To enhance the viability of deploying the floating NUI, particular focus was placed on minimizing upfront capex. To achieve this, a “back to basics” (i.e., minimalist) design strategy was employed that minimizes sparing and reduces auxiliary systems.

The design strategy also focuses on the integration of compact process, separation and compression modules as well as, where possible, low maintenance materials, such as fiber-reinforced plastic in place of steel to reduce the need for coatings and maintenance and to reduce weight. A particularly high priority was placed on reliability and availability when screening and selecting production equipment to minimize redundancy, maximize uptime and reduce maintenance, thereby reducing offshore manning requirements.

Reducing the size, weight and maintenance of traditional processing infrastructure, while improving performance and reliability, was a major change in mindset and necessitated extensive engagement with the supply chain to provide solutions that were field-proven but still pushed the operational envelope.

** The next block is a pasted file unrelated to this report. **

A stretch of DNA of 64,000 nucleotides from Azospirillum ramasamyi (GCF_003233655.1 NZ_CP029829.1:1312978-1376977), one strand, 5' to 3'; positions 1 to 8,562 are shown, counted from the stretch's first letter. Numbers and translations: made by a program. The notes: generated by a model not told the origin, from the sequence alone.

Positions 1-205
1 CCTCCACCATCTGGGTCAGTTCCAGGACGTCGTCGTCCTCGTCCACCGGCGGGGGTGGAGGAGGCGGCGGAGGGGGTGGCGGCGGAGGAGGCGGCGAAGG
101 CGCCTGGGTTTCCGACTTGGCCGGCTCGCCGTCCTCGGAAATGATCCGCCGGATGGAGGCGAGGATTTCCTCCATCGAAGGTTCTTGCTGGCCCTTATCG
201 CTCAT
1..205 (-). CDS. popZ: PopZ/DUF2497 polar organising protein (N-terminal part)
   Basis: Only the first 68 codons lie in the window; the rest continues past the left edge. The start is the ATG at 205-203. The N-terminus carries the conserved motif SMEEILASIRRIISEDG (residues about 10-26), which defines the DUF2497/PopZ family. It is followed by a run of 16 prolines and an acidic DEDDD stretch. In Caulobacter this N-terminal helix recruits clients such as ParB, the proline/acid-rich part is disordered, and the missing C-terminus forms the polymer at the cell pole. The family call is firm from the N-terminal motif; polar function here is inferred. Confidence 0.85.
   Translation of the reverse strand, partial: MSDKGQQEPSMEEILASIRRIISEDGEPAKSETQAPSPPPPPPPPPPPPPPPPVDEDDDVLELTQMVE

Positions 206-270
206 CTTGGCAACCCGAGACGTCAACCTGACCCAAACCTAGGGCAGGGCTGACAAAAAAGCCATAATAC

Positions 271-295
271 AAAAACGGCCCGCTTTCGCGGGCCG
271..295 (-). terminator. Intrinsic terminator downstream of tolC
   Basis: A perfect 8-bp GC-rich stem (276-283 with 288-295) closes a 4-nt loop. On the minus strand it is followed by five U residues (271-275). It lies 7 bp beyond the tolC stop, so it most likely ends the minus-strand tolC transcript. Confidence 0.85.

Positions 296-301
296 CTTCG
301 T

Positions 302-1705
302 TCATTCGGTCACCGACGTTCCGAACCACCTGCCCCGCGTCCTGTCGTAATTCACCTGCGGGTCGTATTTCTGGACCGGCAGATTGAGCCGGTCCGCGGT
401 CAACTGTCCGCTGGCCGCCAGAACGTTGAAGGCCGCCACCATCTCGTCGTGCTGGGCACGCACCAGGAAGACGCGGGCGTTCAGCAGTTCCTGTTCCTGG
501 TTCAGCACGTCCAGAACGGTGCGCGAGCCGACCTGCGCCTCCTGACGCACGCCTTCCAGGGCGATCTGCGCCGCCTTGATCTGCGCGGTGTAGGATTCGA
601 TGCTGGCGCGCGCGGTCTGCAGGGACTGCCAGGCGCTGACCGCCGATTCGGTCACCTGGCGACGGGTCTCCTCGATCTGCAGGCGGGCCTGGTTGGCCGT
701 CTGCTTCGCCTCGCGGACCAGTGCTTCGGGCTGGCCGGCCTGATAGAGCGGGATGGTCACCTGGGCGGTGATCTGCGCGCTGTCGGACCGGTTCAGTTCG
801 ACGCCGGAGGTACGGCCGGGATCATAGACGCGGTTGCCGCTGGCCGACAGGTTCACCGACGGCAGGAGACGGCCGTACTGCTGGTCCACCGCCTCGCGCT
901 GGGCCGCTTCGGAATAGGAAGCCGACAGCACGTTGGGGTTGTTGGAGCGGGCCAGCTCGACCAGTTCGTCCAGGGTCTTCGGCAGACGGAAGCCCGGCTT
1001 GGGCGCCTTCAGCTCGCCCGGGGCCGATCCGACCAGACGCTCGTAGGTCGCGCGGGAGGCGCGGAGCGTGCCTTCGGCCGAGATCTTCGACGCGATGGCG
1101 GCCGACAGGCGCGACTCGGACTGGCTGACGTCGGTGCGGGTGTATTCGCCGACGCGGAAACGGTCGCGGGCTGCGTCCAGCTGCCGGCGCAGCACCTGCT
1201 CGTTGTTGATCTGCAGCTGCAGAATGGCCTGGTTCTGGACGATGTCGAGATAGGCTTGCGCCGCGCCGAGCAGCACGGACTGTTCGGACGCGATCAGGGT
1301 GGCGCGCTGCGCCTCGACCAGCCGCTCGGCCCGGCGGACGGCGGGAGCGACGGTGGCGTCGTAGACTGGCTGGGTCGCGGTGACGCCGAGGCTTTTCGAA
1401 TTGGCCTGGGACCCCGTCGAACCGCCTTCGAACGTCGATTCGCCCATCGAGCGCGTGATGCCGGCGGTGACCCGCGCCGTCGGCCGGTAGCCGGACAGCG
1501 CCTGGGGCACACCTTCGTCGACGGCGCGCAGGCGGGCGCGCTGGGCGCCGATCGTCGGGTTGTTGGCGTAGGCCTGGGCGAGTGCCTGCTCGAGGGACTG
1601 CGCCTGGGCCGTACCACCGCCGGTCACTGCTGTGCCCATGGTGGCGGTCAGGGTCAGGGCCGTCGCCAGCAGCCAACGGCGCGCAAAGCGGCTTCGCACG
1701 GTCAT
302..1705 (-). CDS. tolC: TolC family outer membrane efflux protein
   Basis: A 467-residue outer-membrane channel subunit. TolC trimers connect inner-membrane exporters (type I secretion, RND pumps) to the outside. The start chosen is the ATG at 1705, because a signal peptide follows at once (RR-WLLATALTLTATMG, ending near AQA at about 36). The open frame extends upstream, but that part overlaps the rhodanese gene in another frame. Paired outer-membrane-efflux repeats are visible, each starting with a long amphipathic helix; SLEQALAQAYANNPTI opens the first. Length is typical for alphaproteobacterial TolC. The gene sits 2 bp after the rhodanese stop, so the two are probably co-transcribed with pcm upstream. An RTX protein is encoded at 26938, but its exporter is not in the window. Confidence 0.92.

Leveraging digitalization
Leveraging technology and automation to create a digitally enabled facility was also a key focus area during development, as it allows reduced opex through remote operations, the adoption of condition-based maintenance and data-driven decision-making.

To realize these benefits, the automation system and digital solutions must be designed and configured to provide the quantity and, most importantly, the quality of data to safely operate the facility from a remote location. Several prerequisites were identified in the study to achieve that goal, including enhanced data acquisition, an integrated control and safety system, unified data storage, information management and analytics, and cybersecurity.

Enhanced data acquisition